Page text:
“Santa Claus is coming to town” as the song goes, and thanks in part to the Tinney Family and the local Civitan Club, Santa Claus has been coming for the Midland Santa Claus Parade regularly for more than 40 years.
One of Santa’s local elves, Mike Tinney, says he has invited (read: played) Santa every year for about 20 years or more.
Tinney is so filled with Christmas cheer that the years don’t matter, only the same message that Santa brings every year: “Merry Christmas.”
“Santa rolls with the punches pretty good,” says Tinney about making sure that the jolly old elf can safely bring happy tidings to local children and adults alike despite the ongoing constraints of the pandemic.
Last year’s parade was the first “reverse parade,” as Tinney, the other elves and volunteers from the Civitan Club called the drive-by parade at Little Lake Park.
“It turned out to be a really good success,” he says.
Unfortunately, time ran out and many people missed last year’s parade. That was a learning experience because the local elves had never put on a parade that didn’t move before.
“We learned that it was better to take a few floats past a lot of people, instead of a few people past a lot of floats,” Tinney explains.
“This year with the walk-through, everything was against us. The weather was terrible.”
There was wet snow and high winds for the walk-by Santa parade this year on December 4.
Nevertheless, the Christmas spirit prevailed.
“Christmas is Christmas. It’s been the same for how many hundreds of years?” he says matter-of-factly.
“There’s the spiritual or religious part, then there’s the Santa Claus part. Whether it was 40 years ago or last week, the children love to see the floats with Scrooge, the Grinch, and the train. Adults love it too.”
Tinney has helped maintain the floats, and has been involved in chairing the Santa Claus parade, and personally inviting Santa to come to town since the Civitan Club started organizing the Midland parade in 1978.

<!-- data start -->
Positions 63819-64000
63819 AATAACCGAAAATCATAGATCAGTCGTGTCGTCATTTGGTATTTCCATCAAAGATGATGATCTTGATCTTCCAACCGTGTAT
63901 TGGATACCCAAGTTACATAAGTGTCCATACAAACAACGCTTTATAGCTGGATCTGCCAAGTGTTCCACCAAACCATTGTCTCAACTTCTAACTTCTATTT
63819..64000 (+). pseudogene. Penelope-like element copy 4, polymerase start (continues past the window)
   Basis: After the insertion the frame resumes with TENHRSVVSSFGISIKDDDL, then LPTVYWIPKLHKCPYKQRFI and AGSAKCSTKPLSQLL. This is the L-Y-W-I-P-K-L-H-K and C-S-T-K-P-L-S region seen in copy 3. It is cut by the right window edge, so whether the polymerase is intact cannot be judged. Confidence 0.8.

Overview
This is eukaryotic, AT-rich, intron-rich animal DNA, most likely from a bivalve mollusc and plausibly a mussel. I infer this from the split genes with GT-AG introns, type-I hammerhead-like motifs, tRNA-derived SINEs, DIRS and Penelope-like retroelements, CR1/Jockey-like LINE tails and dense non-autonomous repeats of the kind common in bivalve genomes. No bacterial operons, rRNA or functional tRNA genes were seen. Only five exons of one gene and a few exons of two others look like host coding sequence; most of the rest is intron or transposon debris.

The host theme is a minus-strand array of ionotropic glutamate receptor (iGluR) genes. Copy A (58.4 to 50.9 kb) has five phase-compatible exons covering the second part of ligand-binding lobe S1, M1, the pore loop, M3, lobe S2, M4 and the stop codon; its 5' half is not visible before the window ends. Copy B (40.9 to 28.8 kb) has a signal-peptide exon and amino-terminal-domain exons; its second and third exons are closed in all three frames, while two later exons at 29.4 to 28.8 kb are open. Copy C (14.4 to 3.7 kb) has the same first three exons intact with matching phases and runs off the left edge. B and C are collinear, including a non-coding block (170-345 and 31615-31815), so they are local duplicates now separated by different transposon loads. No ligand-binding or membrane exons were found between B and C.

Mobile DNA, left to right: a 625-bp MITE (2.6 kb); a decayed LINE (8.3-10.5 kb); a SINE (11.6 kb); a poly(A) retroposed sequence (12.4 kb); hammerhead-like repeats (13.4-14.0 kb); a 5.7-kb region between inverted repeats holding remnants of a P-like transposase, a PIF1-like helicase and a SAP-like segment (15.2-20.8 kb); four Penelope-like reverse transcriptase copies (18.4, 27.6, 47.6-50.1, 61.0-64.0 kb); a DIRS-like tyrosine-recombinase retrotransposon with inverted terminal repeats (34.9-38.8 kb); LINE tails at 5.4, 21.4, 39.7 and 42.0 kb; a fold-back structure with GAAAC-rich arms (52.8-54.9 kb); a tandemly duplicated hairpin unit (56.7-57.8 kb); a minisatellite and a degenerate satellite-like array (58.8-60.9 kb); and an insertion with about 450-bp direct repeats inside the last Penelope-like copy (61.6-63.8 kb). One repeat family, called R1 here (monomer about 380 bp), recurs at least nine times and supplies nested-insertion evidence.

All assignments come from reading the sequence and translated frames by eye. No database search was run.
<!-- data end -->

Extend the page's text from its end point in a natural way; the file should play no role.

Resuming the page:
Tinney’s whole family has played a role in the parade for generations. His mother and father, his children and his grandchildren. That’s four generations of involvement from one family, and they’re not the only elves that help bring cheer to town.
The Downtown Midland BIA also makes sure the spirit is strong on the streets of town with window paintings, free parking, the Christmas tree lighting at Neezhoday Park and extended holiday shopping hours.
The town of Midland has a strong history of celebrating in fine fashion.
Even at the turn of the last century, when the population of Midland’s holiday celebrators was just over 3,000, the town’s streets were bustling with shoppers.
At least two local stores, for which we have photos, kept the holiday cheer strong with happy shopping displays for children’s toys and shoes — equally important and exciting gifts to find under the tree in those days.
Fast forward to the 1950s when the town’s population had more than doubled since its incorporation, and the baby boom that followed the Second World War meant Christmas was an event around town.
There were competitions for best decorated house, organized gift exchanges, and Santa came to town then, too. Even despite some soggy weather conditions in 1957.
Whatever the situation weather-wise or with the pandemic, it seems nothing will stop Santa from coming to this town.
“We’re not sure what the next year will bring,” says Tinney, Santa’s closest local elf, “We’re still living in an age of uncertainty.
“Hopefully, Santa will come to town to visit us for a couple of hours next year.”